The chorus explains that her "wild" nature, while attractive, is not conducive to a stable relationship: "She wasn't the type to be settlin' down... Wildflower, come back to me!"

Mary Lou was not the type to simply pop over to New York or Las Vegas for a weekend now and then, either. She traveled "far from home... on her wild shores/ far across the sea."

Soon enough, the inevitable happens. Mary Lou leaves on one of her epic jaunts... but with no sign that she expects to return: "One day when I came home/ I looked around and she was gone."

As distraught as the speaker is-- "I cried about her every hour/ How I love my wildflower"-- he cannot have been all that surprised.

What makes this particular song astonishing, however, is that the instrumentation-- the driving percussion, the reedy musical bridge-- and the mentions of distant lands are not the only parts of the song that give it an exotic flair.

It's the middle third of the song, comprised of lyrics in another language. To my ear, they sound Hawaiian. In any case, there seem to be two lines, each repeated multiple times, something like "Man-gu-ne ma-ku-la-ne" and "la-ha-na-gu-na, la-ha-na-gu-ne." But don't take my "words" for it-- find the song on YouTube (incorrectly identified as a Tom and Jerry track) and let me know if you can translate it.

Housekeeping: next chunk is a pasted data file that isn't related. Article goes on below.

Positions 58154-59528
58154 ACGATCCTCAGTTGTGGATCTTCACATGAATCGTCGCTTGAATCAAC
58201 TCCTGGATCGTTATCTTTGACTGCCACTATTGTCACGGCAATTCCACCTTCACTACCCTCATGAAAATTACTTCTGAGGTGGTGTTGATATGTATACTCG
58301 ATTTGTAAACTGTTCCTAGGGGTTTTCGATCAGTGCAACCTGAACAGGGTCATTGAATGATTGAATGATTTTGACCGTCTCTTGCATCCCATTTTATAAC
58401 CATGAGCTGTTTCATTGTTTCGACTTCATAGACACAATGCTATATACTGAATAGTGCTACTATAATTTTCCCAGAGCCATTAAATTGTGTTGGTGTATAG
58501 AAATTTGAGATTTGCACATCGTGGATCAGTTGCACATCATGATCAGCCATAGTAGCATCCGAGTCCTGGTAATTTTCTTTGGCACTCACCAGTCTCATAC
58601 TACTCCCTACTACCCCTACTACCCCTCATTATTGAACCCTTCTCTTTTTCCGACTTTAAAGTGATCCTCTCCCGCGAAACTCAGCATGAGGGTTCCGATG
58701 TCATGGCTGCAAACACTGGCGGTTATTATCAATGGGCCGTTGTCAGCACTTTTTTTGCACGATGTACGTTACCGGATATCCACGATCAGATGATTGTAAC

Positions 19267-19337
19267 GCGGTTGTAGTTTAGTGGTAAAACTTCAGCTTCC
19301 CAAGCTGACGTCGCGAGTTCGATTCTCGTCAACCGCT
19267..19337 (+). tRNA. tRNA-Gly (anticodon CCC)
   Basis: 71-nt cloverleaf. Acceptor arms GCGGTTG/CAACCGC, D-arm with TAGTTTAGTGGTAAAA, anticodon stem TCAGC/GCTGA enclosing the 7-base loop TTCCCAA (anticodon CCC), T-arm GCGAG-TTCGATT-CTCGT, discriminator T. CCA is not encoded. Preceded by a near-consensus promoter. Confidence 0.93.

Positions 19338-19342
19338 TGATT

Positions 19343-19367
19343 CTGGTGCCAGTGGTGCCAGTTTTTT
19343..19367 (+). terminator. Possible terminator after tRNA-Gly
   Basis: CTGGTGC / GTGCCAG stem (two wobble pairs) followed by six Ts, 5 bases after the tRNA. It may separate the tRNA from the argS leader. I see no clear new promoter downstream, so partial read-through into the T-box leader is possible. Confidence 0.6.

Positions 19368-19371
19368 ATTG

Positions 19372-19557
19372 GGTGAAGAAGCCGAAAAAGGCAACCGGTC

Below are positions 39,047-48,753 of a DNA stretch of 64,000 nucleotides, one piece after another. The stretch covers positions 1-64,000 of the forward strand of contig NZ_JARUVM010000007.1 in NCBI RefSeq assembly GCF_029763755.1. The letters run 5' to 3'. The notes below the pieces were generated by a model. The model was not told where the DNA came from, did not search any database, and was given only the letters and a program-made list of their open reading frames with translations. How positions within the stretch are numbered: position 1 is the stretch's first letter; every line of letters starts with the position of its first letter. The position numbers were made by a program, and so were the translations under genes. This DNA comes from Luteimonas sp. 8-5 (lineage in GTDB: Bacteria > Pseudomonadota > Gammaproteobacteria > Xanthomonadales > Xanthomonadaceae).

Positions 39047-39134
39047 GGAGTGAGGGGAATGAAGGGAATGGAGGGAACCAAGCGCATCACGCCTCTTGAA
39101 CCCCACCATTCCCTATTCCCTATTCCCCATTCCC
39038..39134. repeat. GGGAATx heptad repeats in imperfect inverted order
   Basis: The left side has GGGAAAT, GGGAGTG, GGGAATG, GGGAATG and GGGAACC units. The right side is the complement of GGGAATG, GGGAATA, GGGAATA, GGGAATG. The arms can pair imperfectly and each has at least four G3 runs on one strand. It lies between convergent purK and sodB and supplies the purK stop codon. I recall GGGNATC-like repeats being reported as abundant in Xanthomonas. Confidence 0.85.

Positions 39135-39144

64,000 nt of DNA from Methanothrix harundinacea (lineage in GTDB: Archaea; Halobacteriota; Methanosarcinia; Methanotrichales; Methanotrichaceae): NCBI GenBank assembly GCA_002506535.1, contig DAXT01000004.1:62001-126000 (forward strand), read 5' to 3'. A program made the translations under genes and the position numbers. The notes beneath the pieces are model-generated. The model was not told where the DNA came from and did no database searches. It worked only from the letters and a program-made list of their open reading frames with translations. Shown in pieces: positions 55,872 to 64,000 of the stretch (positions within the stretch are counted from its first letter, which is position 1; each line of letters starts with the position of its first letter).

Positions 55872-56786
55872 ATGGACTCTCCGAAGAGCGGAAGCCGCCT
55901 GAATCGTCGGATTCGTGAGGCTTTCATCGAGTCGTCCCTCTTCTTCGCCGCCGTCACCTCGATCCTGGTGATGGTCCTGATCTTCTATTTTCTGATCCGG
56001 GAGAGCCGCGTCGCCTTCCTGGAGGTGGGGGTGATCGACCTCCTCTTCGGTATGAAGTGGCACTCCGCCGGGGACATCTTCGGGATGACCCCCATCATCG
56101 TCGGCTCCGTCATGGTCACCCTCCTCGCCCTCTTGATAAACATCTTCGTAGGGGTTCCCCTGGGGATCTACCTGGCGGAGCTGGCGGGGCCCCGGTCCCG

That Simon was including non-English lyrics in a song as early as 1962, I again assert, astonishing. Those who point to "El Condor Pasa" and "Mother and Child Reunion" as precursors to Graceland are off by several years! Further, using foreign words in a folk-music standby, but it would be interesting to see how early this phenomenon took place in a pop or rock music context.

At his age when Simon wrote the song, it seems, the very idea of traipsing about the globe seemed impossible for him to fathom. So isn't it ironic that Simon himself became someone who explored "wild shores" so "far across the sea" as South Africa and Brazil to find the sources of the music of his youth.

Perhaps he did know a "Mary Lou" who, in showing him the excitement of travel, served as a role-model. If so, aren't we glad she did?